Co-designed the first commercially available electron microscope in North America
While it was a German physicist who developed the basic principles of the electron microscope, both Canada and the United States can legitimately claim to be first in making it practical. The model for today's electron microscopes was first built at the University of Toronto, but the instrument was fully developed at Radio Corporation of America (RCA) in New Jersey.
Instead of focusing rays of light as an optical lens does, the electron microscope lens focuses a beam of electrons. Since the wavelengths of speeding electrons are much smaller than those of light, an electron microscope could reveal much smaller objects than the optical units of the day.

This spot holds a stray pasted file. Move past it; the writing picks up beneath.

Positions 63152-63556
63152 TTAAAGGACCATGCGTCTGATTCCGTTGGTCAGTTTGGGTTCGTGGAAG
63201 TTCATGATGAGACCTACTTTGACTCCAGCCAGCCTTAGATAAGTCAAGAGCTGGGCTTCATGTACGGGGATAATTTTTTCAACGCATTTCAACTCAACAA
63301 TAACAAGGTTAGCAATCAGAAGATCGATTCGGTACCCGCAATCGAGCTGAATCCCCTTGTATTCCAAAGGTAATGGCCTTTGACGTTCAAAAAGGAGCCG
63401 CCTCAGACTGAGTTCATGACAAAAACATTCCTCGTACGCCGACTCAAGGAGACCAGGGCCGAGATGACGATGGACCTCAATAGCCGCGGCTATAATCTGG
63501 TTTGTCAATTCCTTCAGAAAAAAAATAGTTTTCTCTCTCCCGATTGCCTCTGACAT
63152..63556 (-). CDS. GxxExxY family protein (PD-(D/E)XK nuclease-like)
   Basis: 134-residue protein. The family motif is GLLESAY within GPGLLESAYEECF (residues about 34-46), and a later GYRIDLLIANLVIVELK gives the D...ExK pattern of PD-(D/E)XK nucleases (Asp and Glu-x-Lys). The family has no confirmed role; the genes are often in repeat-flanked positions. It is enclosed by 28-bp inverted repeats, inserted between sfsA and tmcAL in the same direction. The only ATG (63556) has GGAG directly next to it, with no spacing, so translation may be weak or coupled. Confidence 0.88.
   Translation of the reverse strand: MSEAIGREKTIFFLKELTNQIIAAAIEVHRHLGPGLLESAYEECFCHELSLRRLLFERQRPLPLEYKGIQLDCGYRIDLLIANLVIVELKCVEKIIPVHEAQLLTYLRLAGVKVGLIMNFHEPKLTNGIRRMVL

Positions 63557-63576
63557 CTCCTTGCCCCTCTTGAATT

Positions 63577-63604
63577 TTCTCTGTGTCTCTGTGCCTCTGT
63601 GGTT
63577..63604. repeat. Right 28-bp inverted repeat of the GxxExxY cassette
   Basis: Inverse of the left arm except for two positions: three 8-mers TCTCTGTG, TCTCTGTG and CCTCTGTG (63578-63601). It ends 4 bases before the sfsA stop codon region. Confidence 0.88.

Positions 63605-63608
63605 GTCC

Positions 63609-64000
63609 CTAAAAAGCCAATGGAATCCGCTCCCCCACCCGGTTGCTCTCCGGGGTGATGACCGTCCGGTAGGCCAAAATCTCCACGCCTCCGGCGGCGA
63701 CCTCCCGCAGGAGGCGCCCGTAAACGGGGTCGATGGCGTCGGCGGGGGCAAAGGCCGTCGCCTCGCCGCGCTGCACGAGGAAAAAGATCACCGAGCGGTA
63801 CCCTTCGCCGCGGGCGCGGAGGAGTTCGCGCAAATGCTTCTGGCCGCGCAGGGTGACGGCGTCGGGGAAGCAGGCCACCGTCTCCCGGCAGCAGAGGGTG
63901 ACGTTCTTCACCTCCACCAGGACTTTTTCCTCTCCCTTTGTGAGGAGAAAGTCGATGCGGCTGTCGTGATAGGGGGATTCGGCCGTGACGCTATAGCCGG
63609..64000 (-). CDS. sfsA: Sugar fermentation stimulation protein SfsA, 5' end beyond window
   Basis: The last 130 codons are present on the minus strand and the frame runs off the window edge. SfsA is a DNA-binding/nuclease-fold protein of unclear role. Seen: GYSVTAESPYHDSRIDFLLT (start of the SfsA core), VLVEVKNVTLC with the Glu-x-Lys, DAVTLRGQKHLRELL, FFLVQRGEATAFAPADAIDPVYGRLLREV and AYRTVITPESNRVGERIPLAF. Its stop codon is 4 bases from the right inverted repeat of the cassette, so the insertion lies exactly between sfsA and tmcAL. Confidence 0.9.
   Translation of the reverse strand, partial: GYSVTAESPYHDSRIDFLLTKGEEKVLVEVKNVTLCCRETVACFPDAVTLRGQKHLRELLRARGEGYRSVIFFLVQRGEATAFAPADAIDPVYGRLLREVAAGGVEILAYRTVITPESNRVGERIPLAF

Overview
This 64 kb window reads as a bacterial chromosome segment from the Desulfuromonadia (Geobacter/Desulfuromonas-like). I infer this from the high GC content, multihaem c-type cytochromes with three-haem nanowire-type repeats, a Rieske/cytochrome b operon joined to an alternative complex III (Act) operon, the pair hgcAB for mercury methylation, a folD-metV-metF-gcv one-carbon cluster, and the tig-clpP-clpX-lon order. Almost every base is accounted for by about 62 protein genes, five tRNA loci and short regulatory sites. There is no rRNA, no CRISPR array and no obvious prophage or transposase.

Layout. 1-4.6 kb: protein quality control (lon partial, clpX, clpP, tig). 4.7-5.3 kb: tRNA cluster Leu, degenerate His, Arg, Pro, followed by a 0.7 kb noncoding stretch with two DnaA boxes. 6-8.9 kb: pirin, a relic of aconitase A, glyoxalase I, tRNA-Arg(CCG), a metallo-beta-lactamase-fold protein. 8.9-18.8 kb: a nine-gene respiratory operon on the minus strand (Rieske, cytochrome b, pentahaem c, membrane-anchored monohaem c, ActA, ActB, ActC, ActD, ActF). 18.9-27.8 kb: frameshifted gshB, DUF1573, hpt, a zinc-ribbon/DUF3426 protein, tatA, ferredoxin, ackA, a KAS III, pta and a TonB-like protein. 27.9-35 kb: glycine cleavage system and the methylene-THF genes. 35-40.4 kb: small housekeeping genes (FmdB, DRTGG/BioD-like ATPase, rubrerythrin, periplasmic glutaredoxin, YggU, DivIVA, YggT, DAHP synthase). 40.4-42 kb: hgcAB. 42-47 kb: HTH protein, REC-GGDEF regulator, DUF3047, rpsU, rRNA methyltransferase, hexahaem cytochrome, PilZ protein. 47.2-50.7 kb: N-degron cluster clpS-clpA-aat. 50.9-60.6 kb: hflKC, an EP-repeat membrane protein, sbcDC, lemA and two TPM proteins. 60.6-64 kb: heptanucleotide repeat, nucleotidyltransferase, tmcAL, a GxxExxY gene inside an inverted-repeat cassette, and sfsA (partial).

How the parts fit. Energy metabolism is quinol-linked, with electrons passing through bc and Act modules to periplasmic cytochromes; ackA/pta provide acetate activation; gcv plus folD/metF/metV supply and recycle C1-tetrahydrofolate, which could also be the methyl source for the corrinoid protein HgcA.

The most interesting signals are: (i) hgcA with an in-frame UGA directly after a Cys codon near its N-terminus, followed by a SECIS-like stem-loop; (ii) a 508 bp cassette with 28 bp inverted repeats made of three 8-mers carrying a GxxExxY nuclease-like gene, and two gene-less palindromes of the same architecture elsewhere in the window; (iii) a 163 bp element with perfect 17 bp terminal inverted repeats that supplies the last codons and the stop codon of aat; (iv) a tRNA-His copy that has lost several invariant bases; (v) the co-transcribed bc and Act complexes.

Hillier and his colleage Albert Prebus, with the guidance of Professor Eli Burton, worked on constructing an electron microscope while studying at U of T in the late 1930s. Their improved electron microscope produced resolutions usable in a lab. It had a magnification of 7000 times, significantly better than current optical microscopes which had a magnification of 2000 times.
Following completion of his doctorate, Hillier took this design to RCA at Camden, New Jersey and developed it into the prototype for the RCA production model. It was the beginning of a long, successful career with RCA.
Hillier also discovered the principle of the stigmator for correcting astigmatism of electron microscope objective lenses, invented the electron microprobe microanalyser, and was the first to picture tobacco mosaic viruses and an ultra-thin section of a single bacterium. He holds 40 patents.
Hillier became an American citizen in 1945.
Sources: Who’s Who in America 1994; Asimov’s Biographical Encyclopedia of Science and Technology, 1982; Canada's Heirloom Collection.
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